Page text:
Venice gondola cartel

gondola postcard
Some institutions resist change. Apparently gondolier guilds are one of them. Alexandra Hai finally broke the glass boat bottom (err, something like that) to fulfill her dream of being a gondolier.

Venice Canal

Chicago Tribune news : Woman takes on Venice gondola cartel:
If Alexandra Hai ever had second thoughts -- or third, fourth or fifth thoughts, for that matter -- about challenging the male hierarchy of Venice's gondolier class, they were swept away last week after a simple rowing test.

For more than a decade Hai has maneuvered Venice's ancient waterways as an apprentice but time and again has been denied a gondolier's license. In her latest test, a four-man panel, entrusted with selecting students for a newly conceived school for gondoliers, graded her as too inept to even be a student of the trade. Forty men were accepted; three women, including Hai, lost out.

“Well, no, she's not dangerous. She was a little stiff but she was good. ... In my opinion, she knows how to row,” gondolier commissioner and judge Aldo Rosso said of Hai.

But Rosso said there is much to understand about being an oarsman: “The tradition is to keep this from father to son. The idea was to keep the tradition. ...Venice is Venice. A gondolier only makes so much money. If he has a son, to whom their license can be passed, that furnishes them with a pension.”

Hai's battle with the gondoliers has become part of the lore of doing business in Italy's north. A woman and a foreigner -- Hai is German -- she had failed three times to pass a test to become a gondolier. She called foul in two of the three tests, saying bias against women and outsiders kept her at bay.

Lost Meanings

This spring, she went to court to secure her right to work privately. A hotel that hired Hai as a private gondolier -- without a license -- asked the courts to review the city transport laws.

The court found that Locanda Art Deco had the right to hire whomever it wanted to provide for “essential needs,” and surprisingly, the court defined hotel guests as needs.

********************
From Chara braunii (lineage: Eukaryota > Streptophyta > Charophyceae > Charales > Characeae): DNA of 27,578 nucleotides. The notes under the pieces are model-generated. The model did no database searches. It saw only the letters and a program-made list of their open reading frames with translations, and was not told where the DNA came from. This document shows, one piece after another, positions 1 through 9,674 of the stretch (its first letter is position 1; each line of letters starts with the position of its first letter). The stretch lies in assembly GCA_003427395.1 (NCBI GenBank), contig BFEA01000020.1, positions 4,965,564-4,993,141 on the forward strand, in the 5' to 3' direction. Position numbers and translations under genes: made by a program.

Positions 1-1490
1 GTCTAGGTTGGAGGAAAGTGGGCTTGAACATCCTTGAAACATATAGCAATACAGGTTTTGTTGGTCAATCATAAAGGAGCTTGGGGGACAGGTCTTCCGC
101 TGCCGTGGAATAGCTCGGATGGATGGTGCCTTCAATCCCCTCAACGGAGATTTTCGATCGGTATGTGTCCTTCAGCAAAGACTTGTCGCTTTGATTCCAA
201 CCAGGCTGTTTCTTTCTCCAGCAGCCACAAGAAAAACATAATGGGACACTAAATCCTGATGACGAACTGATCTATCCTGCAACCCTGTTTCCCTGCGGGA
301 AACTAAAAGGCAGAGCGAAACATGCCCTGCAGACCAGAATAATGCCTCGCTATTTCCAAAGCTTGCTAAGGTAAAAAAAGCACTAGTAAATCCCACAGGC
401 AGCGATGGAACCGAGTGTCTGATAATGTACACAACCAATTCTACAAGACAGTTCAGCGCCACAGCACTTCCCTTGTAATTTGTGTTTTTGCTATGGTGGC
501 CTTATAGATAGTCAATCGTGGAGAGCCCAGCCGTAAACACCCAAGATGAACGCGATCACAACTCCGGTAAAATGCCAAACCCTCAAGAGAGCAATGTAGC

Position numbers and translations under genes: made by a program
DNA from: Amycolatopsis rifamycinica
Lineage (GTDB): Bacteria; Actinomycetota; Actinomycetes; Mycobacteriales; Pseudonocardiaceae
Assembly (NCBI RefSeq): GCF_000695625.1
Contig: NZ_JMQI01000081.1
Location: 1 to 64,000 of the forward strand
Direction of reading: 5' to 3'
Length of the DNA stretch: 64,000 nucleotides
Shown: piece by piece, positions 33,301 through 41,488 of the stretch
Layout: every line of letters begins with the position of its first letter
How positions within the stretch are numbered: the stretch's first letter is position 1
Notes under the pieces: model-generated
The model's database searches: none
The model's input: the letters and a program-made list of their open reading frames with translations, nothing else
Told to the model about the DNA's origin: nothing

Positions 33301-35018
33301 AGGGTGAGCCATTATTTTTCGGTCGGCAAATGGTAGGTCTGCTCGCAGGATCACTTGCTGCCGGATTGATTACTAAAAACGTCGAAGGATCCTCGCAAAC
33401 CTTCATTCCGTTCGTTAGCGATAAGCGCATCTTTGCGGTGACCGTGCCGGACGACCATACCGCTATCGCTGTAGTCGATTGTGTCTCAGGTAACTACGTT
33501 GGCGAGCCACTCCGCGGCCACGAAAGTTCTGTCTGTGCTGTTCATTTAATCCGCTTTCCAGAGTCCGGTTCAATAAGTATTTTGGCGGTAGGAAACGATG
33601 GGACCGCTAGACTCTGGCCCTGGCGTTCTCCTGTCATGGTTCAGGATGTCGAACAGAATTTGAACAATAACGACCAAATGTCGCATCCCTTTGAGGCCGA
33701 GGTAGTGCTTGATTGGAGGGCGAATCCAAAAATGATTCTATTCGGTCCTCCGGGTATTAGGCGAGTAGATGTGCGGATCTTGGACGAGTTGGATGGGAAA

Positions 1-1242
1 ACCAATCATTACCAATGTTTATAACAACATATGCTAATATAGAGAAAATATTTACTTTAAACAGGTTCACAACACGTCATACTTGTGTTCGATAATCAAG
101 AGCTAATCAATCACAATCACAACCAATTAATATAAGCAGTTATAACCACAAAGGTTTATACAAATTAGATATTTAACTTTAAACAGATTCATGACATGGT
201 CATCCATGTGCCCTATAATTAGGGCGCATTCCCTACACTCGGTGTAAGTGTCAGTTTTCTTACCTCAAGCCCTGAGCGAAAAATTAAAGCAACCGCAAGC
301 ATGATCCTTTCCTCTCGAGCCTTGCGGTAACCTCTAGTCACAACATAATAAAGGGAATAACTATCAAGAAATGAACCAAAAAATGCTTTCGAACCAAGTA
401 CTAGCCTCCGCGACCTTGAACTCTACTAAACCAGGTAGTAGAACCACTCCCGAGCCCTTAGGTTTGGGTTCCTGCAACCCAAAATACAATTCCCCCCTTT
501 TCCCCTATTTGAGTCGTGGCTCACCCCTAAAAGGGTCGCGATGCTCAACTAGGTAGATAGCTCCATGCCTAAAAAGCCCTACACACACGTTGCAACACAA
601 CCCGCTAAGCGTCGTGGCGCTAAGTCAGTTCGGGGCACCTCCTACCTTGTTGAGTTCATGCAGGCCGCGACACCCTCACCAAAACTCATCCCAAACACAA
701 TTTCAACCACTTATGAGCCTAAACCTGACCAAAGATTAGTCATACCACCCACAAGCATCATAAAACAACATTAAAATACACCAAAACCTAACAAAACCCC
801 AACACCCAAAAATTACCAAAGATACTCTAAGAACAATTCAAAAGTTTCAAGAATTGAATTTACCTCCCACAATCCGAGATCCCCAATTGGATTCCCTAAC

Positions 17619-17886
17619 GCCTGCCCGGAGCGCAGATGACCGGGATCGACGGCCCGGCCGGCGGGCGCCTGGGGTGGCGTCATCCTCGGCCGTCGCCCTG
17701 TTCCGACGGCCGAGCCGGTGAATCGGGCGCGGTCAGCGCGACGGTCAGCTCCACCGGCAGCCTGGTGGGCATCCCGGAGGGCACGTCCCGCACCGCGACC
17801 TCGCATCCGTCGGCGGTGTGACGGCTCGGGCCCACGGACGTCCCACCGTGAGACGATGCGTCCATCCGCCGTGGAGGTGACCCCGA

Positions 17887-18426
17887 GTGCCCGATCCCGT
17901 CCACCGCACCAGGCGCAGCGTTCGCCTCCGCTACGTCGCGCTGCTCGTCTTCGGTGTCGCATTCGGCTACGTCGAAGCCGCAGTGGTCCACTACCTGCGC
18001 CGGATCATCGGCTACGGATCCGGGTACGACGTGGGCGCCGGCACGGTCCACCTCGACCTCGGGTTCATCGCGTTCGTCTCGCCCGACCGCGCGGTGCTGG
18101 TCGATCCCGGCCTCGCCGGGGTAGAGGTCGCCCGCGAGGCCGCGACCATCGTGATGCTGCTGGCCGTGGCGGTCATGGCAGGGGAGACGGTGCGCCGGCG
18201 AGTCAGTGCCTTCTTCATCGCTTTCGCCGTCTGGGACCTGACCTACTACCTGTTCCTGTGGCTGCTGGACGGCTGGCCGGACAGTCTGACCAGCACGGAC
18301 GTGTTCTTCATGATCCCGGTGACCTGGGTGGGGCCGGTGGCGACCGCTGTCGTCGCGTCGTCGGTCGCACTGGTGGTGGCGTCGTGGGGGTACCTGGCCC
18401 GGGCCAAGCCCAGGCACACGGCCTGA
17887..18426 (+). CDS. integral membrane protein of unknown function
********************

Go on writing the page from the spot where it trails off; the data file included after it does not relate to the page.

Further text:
The ruling meant hotels, or any businesses with such needs, could do end-runs around all city-licensed gondola stations and find their own boatmen. A cozy and lucrative trade barrier was suddenly breached.

The gondoliers reacted by huddling with city fathers in hopes of filing an appeal. They also scrambled to begin a school for gondoliers, the first ever, to prove they have standards that outstrip private concerns.

Most of those included in this inaugural class of “professional gondoliers,” as trade representatives said last week, just happened to be sons or male relatives of gondoliers. Other observers said that the gondoliers were intent on preserving their own.

“If you look at it from the marketplace, the gondoliers can lose everything,” said attorney Antonio Iannotta, who is coordinating legal strategy for an appeal to a higher court in Rome. “The court went much further than we thought -- and this could go much further than we anticipated. That's the fear.”

...Her detractors remain adamant that she has no right to wear the distinctive blue-and-white stripes of a canal man.

“Don't even call her a gondolier. She's no gondolier. She failed her test,” said Roberto Luppi, head of the trade group.

Luppi turned out last week to watch Hai, 40, row, as well as his 23-year-old son, Stefano, who made the grade for the school.

Luppi, a longtime critic of Hai, said the German should never have tried, even though he said he supported other women from Venice who did.

“A woman is the best thing in the world, but she shouldn't be a gondolier. What does she want?” Luppi said. “In my opinion, she should stay at home and take care of a family.”

The gondola is the symbol of Venice's centuries-old grandeur and, perhaps more importantly to the gondoliers' fortunes, a magnet for tourist dollars. A licensed gondolier can reap $110 for every 40-minute ride in a 12-hour day -- and even more depending on the gullibility of tourists.

Gondola ride Town Lake Austin

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This page contains a single entry by Seth A. published on July 9, 2007 12:28 PM.

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